Sydney camper trailer manufacturer Great Aussie Campers tested two widely available solar panels in early 2012. The low-cost model was rated at 120W but put out only 80W compared to a 120W Projecta panel, which performed at its stated rate. The 33 per cent shortfall on the low-cost panel occurred on the same day with the panels set up side by side. The panel may have been cheap but so was its output.

Jamie said shortfalls on stated outputs are common.

“People bring me panels they’ve bought and without even testing them I can tell there’s no way they will output the stated power, simply by looking at the dimensions.

“This frequently happens with panels purchased through eBay,” he says.

When purchasing a solar panel do the maths first. Ohm’s law of electricity states that Power (W) = current (A) x voltage (V). If you insert the stated figures on the panel into the equation, W should equal AV. Some cheap panels overstate the power in watts as this is the criterion that many people read.

Jamie prefers a modified version of this: W divided by 16 should approximately equal A.

Warranty is another important consideration as solar cells degrade with age.

Redarc warrants its flat mono-crystalline panels will output 90 per cent of the original rating after 10 years and 80 per cent after 25 years. Low-quality panels may degrade faster resulting in a reduced effective lifespan, especially if the panel had a shortfall on the stated output to begin with.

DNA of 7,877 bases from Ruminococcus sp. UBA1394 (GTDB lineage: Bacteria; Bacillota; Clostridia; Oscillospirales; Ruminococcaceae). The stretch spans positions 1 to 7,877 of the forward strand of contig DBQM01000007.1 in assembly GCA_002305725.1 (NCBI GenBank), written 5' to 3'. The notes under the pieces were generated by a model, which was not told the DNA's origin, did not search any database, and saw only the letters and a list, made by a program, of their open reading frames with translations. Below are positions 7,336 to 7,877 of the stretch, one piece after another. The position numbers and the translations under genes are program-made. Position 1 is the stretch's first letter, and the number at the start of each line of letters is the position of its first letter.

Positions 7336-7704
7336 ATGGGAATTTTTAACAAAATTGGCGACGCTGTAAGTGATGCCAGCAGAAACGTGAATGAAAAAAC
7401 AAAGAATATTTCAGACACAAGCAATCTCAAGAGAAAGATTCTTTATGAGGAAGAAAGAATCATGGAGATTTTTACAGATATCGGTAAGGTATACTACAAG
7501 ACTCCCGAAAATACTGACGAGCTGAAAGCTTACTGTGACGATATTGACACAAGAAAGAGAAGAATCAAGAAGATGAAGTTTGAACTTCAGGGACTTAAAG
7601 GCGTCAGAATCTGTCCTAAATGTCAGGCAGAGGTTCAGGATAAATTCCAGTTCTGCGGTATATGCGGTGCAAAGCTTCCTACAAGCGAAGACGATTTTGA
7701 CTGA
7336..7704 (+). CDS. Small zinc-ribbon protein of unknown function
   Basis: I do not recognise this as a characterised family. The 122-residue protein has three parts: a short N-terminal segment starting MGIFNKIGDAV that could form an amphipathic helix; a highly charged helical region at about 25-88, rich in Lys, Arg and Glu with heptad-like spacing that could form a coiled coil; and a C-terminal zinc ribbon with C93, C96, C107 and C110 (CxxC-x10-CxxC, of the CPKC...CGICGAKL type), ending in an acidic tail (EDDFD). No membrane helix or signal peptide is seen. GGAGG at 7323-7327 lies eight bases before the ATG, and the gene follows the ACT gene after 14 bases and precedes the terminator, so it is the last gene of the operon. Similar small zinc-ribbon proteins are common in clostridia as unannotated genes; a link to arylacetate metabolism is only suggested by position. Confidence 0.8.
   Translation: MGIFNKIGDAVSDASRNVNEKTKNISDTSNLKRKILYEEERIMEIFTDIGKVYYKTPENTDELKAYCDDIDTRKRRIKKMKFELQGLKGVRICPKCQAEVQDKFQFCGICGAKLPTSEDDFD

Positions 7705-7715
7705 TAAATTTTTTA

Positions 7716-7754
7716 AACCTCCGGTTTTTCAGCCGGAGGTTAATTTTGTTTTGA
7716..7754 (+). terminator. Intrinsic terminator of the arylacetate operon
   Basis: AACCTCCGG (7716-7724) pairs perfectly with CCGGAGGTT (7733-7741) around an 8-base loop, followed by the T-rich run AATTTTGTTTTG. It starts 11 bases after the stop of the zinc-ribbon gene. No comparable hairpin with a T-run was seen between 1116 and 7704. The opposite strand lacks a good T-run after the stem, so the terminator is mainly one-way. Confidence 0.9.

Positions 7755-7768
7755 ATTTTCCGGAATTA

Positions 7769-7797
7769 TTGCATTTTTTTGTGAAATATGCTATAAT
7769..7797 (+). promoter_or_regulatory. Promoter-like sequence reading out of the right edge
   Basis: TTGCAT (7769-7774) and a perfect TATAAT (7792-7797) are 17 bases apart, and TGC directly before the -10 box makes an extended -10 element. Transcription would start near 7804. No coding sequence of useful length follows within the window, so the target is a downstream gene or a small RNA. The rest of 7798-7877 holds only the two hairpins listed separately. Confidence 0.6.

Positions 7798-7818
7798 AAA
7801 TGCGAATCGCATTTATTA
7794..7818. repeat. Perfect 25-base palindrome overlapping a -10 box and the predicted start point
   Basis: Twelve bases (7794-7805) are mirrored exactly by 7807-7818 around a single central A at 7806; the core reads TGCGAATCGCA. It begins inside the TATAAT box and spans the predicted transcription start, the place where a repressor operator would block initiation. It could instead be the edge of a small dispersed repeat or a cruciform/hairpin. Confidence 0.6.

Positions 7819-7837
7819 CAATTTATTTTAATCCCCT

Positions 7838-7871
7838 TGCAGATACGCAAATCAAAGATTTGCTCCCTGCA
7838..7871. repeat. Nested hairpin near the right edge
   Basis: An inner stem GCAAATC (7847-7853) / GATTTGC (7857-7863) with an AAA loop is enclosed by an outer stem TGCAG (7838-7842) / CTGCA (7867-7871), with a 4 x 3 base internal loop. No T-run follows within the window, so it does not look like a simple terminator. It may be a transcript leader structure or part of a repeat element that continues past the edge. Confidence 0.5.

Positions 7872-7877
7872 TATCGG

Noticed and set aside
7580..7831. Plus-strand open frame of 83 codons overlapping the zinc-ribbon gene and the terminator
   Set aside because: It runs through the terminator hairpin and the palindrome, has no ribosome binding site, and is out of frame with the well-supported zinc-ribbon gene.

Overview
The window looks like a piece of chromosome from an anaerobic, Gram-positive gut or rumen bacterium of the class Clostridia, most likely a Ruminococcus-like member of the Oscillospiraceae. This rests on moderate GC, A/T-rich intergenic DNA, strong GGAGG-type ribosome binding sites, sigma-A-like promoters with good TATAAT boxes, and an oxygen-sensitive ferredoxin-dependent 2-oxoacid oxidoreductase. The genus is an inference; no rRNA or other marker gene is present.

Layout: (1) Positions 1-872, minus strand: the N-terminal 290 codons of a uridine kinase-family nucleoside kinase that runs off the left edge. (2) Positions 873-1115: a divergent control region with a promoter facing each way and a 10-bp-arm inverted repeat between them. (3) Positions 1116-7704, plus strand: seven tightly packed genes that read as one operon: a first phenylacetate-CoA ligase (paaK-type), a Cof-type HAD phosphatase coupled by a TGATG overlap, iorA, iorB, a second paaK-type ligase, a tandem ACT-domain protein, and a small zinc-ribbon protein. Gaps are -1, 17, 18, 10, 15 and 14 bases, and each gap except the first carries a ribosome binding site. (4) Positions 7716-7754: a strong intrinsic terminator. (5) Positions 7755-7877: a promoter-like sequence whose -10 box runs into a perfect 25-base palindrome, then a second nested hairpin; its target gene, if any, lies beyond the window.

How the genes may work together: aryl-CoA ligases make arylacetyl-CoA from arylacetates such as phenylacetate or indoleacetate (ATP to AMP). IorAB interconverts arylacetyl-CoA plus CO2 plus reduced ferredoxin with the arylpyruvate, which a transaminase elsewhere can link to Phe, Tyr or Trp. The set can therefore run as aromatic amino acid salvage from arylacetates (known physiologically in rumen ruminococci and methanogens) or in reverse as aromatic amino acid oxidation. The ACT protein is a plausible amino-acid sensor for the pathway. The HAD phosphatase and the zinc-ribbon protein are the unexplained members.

“There is no definitive price line above which you can say you will get a good-quality solar panel and below which you will be buying inferior products,” said Stuart.

“There is variation in terms of some of the cheaper brands but you’ll find that most of the higher-quality brands out of the box will slightly outperform their stated rating.”

Jamie suggests that you purchase your solar panels from a knowledgeable reseller who stocks a wide range of solar-related products.

“No single set of parameters will guarantee you are buying a good cell.” 



There are three basic types of solar cell and each has its advantages and disadvantages. Often it will be the intended use or location that will dictate your preferred choice.

> Amorphous: A thin, flexible solar film. Amorphous panels tend to be large for the wattage output but can perform under shade and will capture angled light more efficiently. The panels are the most expensive per watt of output but they are light and can be applied to soft substrates such as a fold-up plastic sheet.

> Mono-crystalline: Comprising black or dark blue cells placed under glass and encased in a frame. The mono-crystalline panels were once a lot dearer than other crystalline forms due to way in which the silicon is ‘grown’. Quality mono-crystalline cells have a high peak efficiency.

> Poly- and multi-crystalline: Comprising square cells that either look like blue shattered glass or have a blue galvanised steel appearance. Multi-crystalline panels have a lower efficiency compared to mono styles but as the multi-crystals face all directions they will pick up light for longer periods during the day. The multi-crystalline panel also performs consistently on hot days as heat dissipates through the gaps in the crystals.

Originally published in Camper Trailer Australia #63, March/April 2013.